Multiple periodic solutions to a class of nonautonomous second-order delay differential equation
© Meng and Zhang; licensee Springer. 2013
Received: 18 May 2013
Accepted: 12 September 2013
Published: 19 November 2013
The existence of the nontrivial periodic solutions for nonautonomous second-order delay differential equation
is investigated, where , , . Multiple periodic solutions are obtained by some recent critical point theorems.
MSC:34K13, 34K18, 58E50.
Keywordssecond-order delay differential equation nonautonomous periodic solution critical point theorems
It is well known that the critical point theory is a powerful tool to deal with the multiplicity of periodic solutions to ordinary differential systems as well as partial differential equations (see [1–6]). In 1998, Li and He  first applied the critical point theory to study the multiplicity of periodic solutions for delay differential equations. Especially, in 2005, Guo and Yu  established a variational framework for delay differential autonomous systems. In the past several years, some results on the existence of periodic solutions for the functional differential equation have been obtained by the critical point theory (see [7–14]). However, most of these functional differential equations are autonomous, the results on the non-autonomous functional differential equations are relatively few (see [12, 13]).
where , , .
In this paper, we have the following conditions on f.
for all , ;
uniformly for ;
is the set of all positive integers.
We denote by the topology on E induced by the semi-norm family , and let ω and denote the weak-topology and weak*-topology, respectively. Clearly, the topology contains the product topology on produced by the weak topology on X and the strong topology on Y.
For a functional , we write . Recall that is weakly sequentially continuous if in E, one has for each , i.e., is sequentially continuous. For , we say that Φ satisfies the condition if any sequence , such that and as , contains a convergent subsequence.
() , is -closed for every and is continuous;
() there exists such that , where ;
() there exist a finite dimensional subspace and such that and , where , and .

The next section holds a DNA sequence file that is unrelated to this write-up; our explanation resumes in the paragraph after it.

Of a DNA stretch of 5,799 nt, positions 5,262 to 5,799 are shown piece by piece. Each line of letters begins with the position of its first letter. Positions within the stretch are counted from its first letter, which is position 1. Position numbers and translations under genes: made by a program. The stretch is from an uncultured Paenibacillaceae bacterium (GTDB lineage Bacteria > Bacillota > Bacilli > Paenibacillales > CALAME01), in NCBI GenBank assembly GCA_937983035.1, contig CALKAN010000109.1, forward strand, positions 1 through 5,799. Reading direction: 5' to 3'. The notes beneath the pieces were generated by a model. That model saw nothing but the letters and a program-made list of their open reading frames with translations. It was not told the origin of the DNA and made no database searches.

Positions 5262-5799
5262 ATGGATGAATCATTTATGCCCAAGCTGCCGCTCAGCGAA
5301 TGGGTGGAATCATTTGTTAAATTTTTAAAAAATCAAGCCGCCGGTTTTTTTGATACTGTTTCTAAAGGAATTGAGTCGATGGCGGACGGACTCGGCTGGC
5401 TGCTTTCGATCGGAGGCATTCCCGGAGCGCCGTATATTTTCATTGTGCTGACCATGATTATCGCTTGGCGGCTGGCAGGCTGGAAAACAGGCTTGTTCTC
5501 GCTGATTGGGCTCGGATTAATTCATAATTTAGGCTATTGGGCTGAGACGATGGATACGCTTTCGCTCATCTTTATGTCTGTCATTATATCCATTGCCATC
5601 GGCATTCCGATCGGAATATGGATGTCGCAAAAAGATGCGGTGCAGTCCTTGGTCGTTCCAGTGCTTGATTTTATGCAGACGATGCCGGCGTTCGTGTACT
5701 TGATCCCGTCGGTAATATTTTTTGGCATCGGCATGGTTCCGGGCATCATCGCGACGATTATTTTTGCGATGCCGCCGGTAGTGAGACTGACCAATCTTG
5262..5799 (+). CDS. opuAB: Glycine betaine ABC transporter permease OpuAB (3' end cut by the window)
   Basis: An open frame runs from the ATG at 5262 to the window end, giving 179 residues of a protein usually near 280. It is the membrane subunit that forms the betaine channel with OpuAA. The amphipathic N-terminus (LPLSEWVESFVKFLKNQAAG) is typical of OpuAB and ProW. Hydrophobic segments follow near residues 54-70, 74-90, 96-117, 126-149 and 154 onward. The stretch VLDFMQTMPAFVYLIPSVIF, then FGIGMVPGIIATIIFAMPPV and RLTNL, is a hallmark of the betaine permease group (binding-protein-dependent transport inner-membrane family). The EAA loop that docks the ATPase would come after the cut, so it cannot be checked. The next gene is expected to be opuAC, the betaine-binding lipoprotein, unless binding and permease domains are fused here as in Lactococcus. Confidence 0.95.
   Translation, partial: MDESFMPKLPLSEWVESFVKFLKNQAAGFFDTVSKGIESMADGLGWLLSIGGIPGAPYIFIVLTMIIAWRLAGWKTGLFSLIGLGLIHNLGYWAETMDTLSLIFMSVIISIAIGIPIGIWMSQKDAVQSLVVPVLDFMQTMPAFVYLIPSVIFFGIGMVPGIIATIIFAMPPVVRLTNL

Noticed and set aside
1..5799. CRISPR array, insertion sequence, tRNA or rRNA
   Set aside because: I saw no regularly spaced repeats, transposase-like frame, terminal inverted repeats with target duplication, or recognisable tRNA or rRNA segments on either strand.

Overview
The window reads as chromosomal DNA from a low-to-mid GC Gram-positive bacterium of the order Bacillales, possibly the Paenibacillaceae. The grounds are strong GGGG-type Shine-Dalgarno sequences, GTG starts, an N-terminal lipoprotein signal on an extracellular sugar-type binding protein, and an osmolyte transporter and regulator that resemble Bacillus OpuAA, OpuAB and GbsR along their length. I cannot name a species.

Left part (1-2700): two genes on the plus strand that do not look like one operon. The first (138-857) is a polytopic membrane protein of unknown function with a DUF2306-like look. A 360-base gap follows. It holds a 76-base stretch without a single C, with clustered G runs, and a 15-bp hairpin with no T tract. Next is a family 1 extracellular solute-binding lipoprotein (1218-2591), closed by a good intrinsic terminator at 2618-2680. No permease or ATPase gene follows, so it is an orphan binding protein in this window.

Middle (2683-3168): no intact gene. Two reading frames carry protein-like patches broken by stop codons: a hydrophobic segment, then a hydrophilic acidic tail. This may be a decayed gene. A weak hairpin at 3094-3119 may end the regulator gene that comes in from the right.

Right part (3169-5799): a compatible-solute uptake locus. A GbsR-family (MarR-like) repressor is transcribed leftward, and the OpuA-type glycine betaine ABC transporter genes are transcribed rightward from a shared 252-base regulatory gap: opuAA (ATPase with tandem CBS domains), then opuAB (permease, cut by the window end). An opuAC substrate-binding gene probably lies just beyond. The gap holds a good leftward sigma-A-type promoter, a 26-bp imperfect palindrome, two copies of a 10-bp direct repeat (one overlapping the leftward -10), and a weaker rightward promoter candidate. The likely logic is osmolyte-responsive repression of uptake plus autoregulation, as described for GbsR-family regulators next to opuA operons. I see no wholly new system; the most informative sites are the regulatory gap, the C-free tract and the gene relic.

Theorem A Assume that Φ is even and ()-() are satisfied. Then Φ has at least pairs of critical points with critical values less than or equal to provided Φ satisfies the condition for all .
In this section, we establish a variational structure which enables us to reduce the existence of 2τ periodic solutions of (1.1) to a classic Hamiltonian system. First, we have the following lemma by using similar arguments .
The proof of Lemma 2.1 is complete. □
where is defined in (2.1) and denotes the gradient of with respect to the z variable. It is easy to obtain the following lemma.
Lemma 2.2 For any 2τ periodic solution of (1.1), let , then is a 2τ periodic solution of (2.2). Conversely, for any 2τ periodic solution of (2.2) satisfying , x is a 2τ periodic solution of (1.1).
where , .
then y is called a weak derivative of z denoted by .
By a direct computation, L is a bounded self-adjoint linear operator on .
Thus the critical points of in are classical solutions of (2.2).
where , .
Note that for any , and . Due to the fact that , we know that whatever . Therefore, we have the following lemma.
Lemma 2.3 If is a critical point of φ in E, then is a critical point of φ in .
Moreover, we also denote by , and the positive definite, negative definite and null subspaces of the self-adjoint linear operator defining it, respectively.
Remark 2.1 The condition is to ensure .
3 Proofs of theorems
In this section, stand for different positive constants for .
uniformly for .
uniformly for .
Lemma 3.1 Suppose that f satisfies (f 1)-(f 3±). Then the function φ satisfies the condition for any .
for any , is defined in Section 2.
So, we get is bounded, and going if necessary to a subsequence, we can assume that in E and in . Write and , then in E, in E and in .
This yields in E. Similarly, in E and hence in E, that is, Φ satisfies the condition. Thus φ satisfies the condition. The proof of Lemma 3.1 is complete. □
where and are from Section 2.
In order to obtain this theorem, we apply Theorem A to the functional . The proof of this theorem is divided into the following three steps.
Step 1. Φ satisfies ().
that is, and hence is -closed.
for any . So, Φ satisfies ().
Step 2. Φ satisfies ().
and hence () holds.
Step 3. Φ satisfies ().
Obviously, and . In order to obtain the desired conclusion, it is sufficient to prove that as on .
Since and are finitely dimensional, (3.15) and the above estimate imply that as , . Hence () holds.
The proof of Theorem 1.1 is complete. □
Then the conclusion is obtained by the same argument as in the proof of Theorem 1.1. The proof of Theorem 1.2. is complete. □
uniformly for .
Then we have . By Theorem 1.2, (3.16) possesses at least two pairs 2π-periodic solutions.
The authors are grateful for the referees’ careful reviewing and their valuable suggestions. The work is partially supported by the Natural Science Foundation of Shanxi Province (No. 2012011004-1) of China.
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